Interview

„Six nurses on a challenging journey worth going“

Dezember 2015

Vor einem Jahr haben wir Artur, Patricia, Maria, Fatima, Antia und Clara geholfen, ihre Arbeits- und Lebenssituation stark zu verbessern. Sie waren in einem deutschen Pflegedienst angestellt, in dem sie meist alleine beatmungspflichte Patienten umsorgten, rund um die Uhr. Eingesetzt in kleinen Dörfern und Städten in der häuslichen Pflege gab es keinerlei Möglichkeiten für sie, ihren privaten Interessen nachzugehen, Deutschkurse zu besuchen oder andere junge Menschen kennenzulernen. Obwohl sie die den Patienten gerne halfen und die Arbeit schätzten, fühlten sie sich in diesem Umfeld nicht wohl.

Heute arbeiten die sechs Freunde aus Galizien in großen Krankenhäusern und genießen die neuen, beruflichen wie auch privaten Entwicklungsmöglichkeiten.

Die spanische Zeitung „Faro de Vigo“ berichtete darüber:

Link zum Zeitungsartikel

In englischer Übersetzung:

From Galicia to Germany. Six nurses on a challenging journey worth going. 

“It is absolutely worth it”, says Patricia Pérez Diéguez, 24, from Monforte de Lemos. She smiles at her colleagues who nod their heads in agreement. They are six nurses from Galicia who went on an adventure and became friends along the way.

The path they took has not always been easy…

Flashback: Some of them had already met during their studies at university. They all chose the same career: helping others in need. But when they graduated in 2010 and 2013 all six of them were facing the same challenge: No jobs with a long-term perspective were available. Fátima Calo Pérez, 26 from Bainas, remembers: “I was so frustrated. I was unemployed for five years.” Her friend María Pardellas Soto, 26 from As Neves, graduated with her from Universidad de Santiago de Compostela. She had an idea. She wanted to get a job in England. But without any work experience this seemed impossible to achieve. What the two ladies describe from their past is a challenging situation many nurses in Galicia are still facing today.

All six nurses finally decided to look for jobs abroad. They applied to the same nursing service (Pflegedienst) in Germany and together with other applicants they learned the German language within months.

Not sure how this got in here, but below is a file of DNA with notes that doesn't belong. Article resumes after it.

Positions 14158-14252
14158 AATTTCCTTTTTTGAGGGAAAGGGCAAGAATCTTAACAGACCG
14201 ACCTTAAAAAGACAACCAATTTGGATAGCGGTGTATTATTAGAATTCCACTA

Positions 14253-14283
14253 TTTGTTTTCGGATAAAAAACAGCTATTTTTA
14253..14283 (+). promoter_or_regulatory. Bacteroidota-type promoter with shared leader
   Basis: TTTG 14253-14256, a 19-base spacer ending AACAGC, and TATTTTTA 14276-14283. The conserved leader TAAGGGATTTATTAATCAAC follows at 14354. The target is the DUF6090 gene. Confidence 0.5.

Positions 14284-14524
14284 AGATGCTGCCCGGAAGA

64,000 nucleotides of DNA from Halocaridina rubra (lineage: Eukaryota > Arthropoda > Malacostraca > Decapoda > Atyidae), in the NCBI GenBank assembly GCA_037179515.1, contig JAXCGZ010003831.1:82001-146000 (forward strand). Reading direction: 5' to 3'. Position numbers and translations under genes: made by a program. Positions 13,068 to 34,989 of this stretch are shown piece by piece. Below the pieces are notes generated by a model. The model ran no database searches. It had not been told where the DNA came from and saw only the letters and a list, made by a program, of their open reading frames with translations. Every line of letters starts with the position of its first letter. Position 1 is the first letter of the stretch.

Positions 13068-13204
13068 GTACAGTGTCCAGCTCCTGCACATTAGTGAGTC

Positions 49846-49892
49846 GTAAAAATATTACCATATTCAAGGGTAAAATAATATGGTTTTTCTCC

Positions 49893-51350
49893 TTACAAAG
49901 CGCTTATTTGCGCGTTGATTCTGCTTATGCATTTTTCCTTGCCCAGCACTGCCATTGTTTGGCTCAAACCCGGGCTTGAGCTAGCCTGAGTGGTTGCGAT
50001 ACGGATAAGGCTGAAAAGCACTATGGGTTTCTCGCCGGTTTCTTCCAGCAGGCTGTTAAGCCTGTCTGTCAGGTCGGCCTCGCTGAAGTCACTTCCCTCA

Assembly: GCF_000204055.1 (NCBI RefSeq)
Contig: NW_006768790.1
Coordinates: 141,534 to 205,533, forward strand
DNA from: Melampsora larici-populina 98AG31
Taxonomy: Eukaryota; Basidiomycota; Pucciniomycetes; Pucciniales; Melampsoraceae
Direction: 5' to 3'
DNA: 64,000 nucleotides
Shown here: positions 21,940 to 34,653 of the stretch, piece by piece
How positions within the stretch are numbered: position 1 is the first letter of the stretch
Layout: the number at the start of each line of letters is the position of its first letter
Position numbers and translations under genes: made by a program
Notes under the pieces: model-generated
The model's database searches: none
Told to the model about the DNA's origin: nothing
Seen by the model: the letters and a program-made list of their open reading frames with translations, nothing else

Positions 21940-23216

Once they had arrived in Germany, the group soon had to split. Each one of them was assigned to a different location, to different private homes of patients in coma, chronically ill with Lateralsklerose. The patients’ homes were located in smaller cities and villages. These patients needed to be nursed 24 hours a day, they needed artificial respiration, they could not move nor talk. While the six nurses did enjoy to help these people, they also were unhappy in this situation.

Clara Pardavila Fernández, 24 from Marin: “We wished for a different job and different life. We wanted to move into a bigger city and work in a real hospital. After one year our work contract expired and we took that chance to move on.” They contacted CAPITALENT MEDICAL. This company helps international nurses to find jobs in German acute hospitals. They support those nurses who want to move to Germany and also those who are already in Germany but want to improve their work situation. “We are looking for career opportunities that fully match the nurses’ personal goals and their level of education. That is our goal”, says the company’s director, Dr. Tilman Frank. With the support of CAPITALENT MEDICAL the six friends from Galicia found what they were looking for. “And what’s best”, says Fátima, “is that we were able to all stay together.”

Today: The six of them now share a two-storey apartment in Frankfurt and work in big renowned hospitals. They are full-time employed with unlimited work contracts. The new work environment seems much better for them, but it is also more challenging than before.

“Everything is different now”, says Maria, “In the home care we had the same patients with the same diagnosis and same medication every day. We were alone with the patients. No conversation was possible. Now we all work in different wards of a huge hospital. We have different patients with different diseases. Things change quickly. We work together with colleagues as a team and we also work together closely with the doctors. In home care there was one nurse for one patient at a time and there were no doctors. We can communicate a lot more now.” Clara adds: “Within the first month working in the hospital I learned more than in a year in the nursing service. It’s so much better. And it’s almost like working in Spain. The only difference is that in Germany, nurses also accomplish basic care tasks (washing, feeding etc.). But that is no problem for us.”

In addition, their impact as a nurse changed. “This is not only palliative care anymore. This is about healing people and make them get well again. It feels good to be able to do that”, says Artur Díaz Fernández, 29 from A Rua.

What they enjoy most about their current situation is how much they can learn in the hospital and how independent they live. “It is great to earn your own salary. We don’t have to bother our families and ask for money. We are in the center of Europe and we travel a lot on our free weekends.” Just recently they returned from weekend vacations to Brussels, Paris and Poland. For their main holidays though they of course go back and visit their families in Galicia.

Living and working in a different country is a big challenge. And even after more than a year it still is. “We do still feel home sick sometimes. But that is normal. For us, this is a great career opportunity and also a very valuable life experience”, says Fatima.

When asked about their recommendation to other nurses who want to work abroad, they all agree: “Learn the language well. This is most important. In the beginning it will be difficult, but it will get easier. Once you are here and you overcome some challenges you will feel great about it. Everyone can make it!”